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Should you buy a Switch or wait for the Switch 2?

This has become the biggest debate in the gaming industry at the moment, To Switch or not to Switch?


Even in its final days, the Nintendo Switch continues to attract new users. It recently became the third-best-selling console of all time, and players like my kindergarten-aged nephew represent millions of new or recently converted core gamers who are simply having too much fun with the console’s previous seven years of great games to care if the Switch 2 will actually launch in late 2024 or early 2025.

Clearly, not everyone is like him and is blissfully uninformed of console release cycles. With fresh clusters of Switch 2 rumors circulating every week or so, you might be thinking if you should buy one of the Switch consoles on shelves right now (for yourself or as a gift for someone else).

Have You Played Any Switch Games?


If not, go get the console right now. We only have so much time on this wonderful world, so don’t wait any longer to catch up on the previous six years’ worth of fantastic games. We’re waiting for Nintendo to release its next platform (which is taking a long time), but you can take control and play or give some incredible games while you wait.

Do You Absolutely Require The Latest Technology?


A portion of me understands this emotion. It would be a shame to acquire this gadget today only to see Nintendo launch the hot new model in the coming months. Fortunately, the original Switch remains an excellent gaming platform. With a few exceptions, most Nintendo-published titles operate flawlessly on the platform, so don’t let FOMO get in the way of simply playing the games. In case it helps you decide, Nintendo frequently releases tentpole games for its newer console on the previous console, so you may not be missing out on the standard Switch.

Are You Looking For Incredible Performance In A Handheld?

Then you’re undoubtedly already aware that the gadget won’t satisfy your desire for high-resolution visuals. I won’t go too far in defending the gadget; when it first came out in 2017, its graphics capabilities seemed out of date.

Nonetheless, its greatest games feature stellar imagery that more than compensates for the lack of power, and the $349.99 OLED model may help you get the most visual beauty out of stylish games like Splatoon 3, The Legend of Zelda: Tears of the Kingdom, and many others. It shares many of the same components as the other models, but with a bigger OLED screen. The OLED screen has the same 720p resolution as the LCD screen in the $299.99 and $199.99 Lite, but everything looks better, including contrast, brightness, and picture clarity.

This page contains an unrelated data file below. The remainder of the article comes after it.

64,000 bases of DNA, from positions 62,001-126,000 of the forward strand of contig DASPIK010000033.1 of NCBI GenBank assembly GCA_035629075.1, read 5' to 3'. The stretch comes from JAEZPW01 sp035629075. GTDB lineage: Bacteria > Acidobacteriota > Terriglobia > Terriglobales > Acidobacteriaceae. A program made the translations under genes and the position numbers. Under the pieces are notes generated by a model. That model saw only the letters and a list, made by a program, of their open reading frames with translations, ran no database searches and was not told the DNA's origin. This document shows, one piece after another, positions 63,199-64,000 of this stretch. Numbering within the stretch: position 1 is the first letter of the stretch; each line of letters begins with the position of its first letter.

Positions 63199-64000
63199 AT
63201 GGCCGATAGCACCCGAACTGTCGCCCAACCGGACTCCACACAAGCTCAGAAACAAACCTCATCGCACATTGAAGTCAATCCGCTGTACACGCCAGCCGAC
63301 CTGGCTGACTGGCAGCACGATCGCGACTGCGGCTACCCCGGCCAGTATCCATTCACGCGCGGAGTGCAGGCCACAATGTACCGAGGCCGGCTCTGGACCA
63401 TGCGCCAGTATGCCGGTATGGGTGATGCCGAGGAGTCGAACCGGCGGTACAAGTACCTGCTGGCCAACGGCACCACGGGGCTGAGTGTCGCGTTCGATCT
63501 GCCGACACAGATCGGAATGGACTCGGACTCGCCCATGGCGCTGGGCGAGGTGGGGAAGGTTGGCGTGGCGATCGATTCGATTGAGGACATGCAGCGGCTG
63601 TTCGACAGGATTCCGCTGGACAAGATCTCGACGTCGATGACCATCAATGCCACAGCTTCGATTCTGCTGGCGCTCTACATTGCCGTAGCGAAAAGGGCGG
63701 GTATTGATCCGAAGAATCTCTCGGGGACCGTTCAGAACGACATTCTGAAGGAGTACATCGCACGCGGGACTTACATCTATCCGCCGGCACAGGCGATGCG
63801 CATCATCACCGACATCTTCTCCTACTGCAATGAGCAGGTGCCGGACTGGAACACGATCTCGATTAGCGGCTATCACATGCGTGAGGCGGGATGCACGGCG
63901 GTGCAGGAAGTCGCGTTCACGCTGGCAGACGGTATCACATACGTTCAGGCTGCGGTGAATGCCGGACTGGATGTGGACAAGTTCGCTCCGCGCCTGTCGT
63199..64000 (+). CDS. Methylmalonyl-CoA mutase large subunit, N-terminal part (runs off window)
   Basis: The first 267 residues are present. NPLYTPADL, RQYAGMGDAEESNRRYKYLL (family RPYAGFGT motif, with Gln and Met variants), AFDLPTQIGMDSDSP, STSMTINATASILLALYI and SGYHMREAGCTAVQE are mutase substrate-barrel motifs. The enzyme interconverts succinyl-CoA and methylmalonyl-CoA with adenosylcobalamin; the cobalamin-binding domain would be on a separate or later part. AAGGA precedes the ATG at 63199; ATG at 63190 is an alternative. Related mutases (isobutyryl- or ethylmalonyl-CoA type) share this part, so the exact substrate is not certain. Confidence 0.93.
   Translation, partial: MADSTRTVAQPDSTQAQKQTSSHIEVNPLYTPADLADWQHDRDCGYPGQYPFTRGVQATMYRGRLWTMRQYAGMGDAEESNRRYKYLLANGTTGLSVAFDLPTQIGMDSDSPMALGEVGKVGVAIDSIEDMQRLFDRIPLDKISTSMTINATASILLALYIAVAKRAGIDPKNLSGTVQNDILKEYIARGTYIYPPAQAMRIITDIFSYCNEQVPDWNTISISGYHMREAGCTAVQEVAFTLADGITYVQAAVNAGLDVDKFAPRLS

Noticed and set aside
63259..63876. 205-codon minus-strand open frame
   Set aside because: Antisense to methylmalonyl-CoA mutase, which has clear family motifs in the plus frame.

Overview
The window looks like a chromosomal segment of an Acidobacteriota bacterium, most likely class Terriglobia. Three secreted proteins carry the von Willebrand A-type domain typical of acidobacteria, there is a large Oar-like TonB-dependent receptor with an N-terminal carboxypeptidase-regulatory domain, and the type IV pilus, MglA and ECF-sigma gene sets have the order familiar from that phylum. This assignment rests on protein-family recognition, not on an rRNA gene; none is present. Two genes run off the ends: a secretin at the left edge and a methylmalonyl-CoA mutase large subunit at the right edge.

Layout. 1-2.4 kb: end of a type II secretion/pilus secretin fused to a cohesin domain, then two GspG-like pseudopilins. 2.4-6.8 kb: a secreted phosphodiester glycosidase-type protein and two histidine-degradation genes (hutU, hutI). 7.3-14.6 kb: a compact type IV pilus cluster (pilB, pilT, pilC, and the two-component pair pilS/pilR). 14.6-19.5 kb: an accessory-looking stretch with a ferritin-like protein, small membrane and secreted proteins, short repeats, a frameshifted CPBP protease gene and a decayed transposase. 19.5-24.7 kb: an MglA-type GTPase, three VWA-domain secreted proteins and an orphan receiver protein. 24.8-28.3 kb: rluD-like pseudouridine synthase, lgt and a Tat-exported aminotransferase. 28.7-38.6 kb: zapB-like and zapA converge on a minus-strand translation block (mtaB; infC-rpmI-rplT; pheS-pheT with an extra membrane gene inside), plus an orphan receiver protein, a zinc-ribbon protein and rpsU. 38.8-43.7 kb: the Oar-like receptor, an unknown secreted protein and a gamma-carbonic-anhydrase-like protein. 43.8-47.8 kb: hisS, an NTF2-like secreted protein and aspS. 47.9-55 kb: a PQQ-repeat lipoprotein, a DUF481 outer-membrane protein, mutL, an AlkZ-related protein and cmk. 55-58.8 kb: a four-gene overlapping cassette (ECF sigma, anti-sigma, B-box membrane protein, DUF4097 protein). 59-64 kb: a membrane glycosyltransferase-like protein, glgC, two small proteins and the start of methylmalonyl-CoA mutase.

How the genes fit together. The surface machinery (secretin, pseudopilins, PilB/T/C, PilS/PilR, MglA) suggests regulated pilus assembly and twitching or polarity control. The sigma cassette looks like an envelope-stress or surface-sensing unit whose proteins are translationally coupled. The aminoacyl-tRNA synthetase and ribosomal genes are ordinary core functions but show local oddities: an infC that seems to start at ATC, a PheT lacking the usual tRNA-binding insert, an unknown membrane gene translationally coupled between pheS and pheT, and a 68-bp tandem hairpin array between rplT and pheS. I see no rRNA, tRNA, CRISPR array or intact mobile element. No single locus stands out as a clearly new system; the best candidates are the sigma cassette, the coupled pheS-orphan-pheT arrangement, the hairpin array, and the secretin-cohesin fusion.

Are You Concerned About Nintendo’s Backward Compatibility?

It’s unknown whether the gadget’s replacement will support all existing Switch titles, as Nintendo hasn’t said anything about the speculated system. We obviously hope for full backward compatibility with games, given the console’s huge success. It only seems sense that Nintendo would rely on the Switch’s fantastic current catalog to provide value for both long-time Switch fans and new gamers looking for an unlimited supply of titles to enjoy.

Regarding access to older titles, Nintendo may continue to offer a monthly subscription that includes SNES, Game Boy, and other titles. For more extensive remasters released on the Switch. Mario vs. Donkey Kong and Metroid Prime Remastered, for example, will hopefully remain available on the Switch 2’s eShop.

In terms of Switch accessories, I believe many of them (with the exception of those that fit based on the present Switch’s physical dimensions) will also work with the newer model. Things that connect to the console by USB-C or into its dock via USB-A, I believe, will operate perfectly with a future gadget.

In some cases, it’s better to wait before purchasing a Switch. For example, if you’ve been waiting years for the Switch 2 so you can play the Switch’s biggest hits in higher-fidelity graphics, you might as well keep waiting.

Then there’s the audience that’s tired of buying new Joy-Con controllers, some of which are prone to developing “Joy-Con drift,” a malfunction in which the analog sticks wander in a direction without any input. I understand your displeasure, and I hope that this isn’t an issue in the future if Nintendo decides to iterate on the Joy-Con rather than replace it completely. Plus, what if the business shocks everyone with an early 2024 launch?

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